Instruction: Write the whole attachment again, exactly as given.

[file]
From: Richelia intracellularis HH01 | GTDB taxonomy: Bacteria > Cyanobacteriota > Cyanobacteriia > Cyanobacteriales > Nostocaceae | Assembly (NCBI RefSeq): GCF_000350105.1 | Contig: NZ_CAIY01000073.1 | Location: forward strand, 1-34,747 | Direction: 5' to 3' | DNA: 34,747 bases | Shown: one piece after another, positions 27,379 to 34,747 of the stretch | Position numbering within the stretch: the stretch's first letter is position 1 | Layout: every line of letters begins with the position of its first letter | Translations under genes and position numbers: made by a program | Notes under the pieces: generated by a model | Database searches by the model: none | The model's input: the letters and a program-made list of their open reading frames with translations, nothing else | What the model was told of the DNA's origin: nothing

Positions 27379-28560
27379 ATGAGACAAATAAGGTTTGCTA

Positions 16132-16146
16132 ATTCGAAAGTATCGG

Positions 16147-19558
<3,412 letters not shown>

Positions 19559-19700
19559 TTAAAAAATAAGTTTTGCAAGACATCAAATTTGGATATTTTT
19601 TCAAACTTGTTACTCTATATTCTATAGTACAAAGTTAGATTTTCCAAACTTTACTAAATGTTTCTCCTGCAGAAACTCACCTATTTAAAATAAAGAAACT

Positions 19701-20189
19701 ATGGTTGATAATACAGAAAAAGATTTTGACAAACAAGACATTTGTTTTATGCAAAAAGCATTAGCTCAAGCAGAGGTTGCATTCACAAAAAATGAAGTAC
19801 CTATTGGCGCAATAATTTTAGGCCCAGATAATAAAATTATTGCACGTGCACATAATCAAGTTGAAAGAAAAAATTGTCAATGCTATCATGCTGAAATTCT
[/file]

From: Richelia intracellularis HH01 | GTDB taxonomy: Bacteria > Cyanobacteriota > Cyanobacteriia > Cyanobacteriales > Nostocaceae | Assembly (NCBI RefSeq): GCF_000350105.1 | Contig: NZ_CAIY01000073.1 | Location: forward strand, 1-34,747 | Direction: 5' to 3' | DNA: 34,747 bases | Shown: one piece after another, positions 27,379 to 34,747 of the stretch | Position numbering within the stretch: the stretch's first letter is position 1 | Layout: every line of letters begins with the position of its first letter | Translations under genes and position numbers: made by a program | Notes under the pieces: generated by a model | Database searches by the model: none | The model's input: the letters and a program-made list of their open reading frames with translations, nothing else | What the model was told of the DNA's origin: nothing

Positions 27379-28560
27379 ATGAGACAAATAAGGTTTGCTA

Positions 16132-16146
16132 ATTCGAAAGTATCGG

Positions 16147-19558
<3,412 letters not shown>

Positions 19559-19700
19559 TTAAAAAATAAGTTTTGCAAGACATCAAATTTGGATATTTTT
19601 TCAAACTTGTTACTCTATATTCTATAGTACAAAGTTAGATTTTCCAAACTTTACTAAATGTTTCTCCTGCAGAAACTCACCTATTTAAAATAAAGAAACT

Positions 19701-20189
19701 ATGGTTGATAATACAGAAAAAGATTTTGACAAACAAGACATTTGTTTTATGCAAAAAGCATTAGCTCAAGCAGAGGTTGCATTCACAAAAAATGAAGTAC
19801 CTATTGGCGCAATAATTTTAGGCCCAGATAATAAAATTATTGCACGTGCACATAATCAAGTTGAAAGAAAAAATTGTCAATGCTATCATGCTGAAATTCT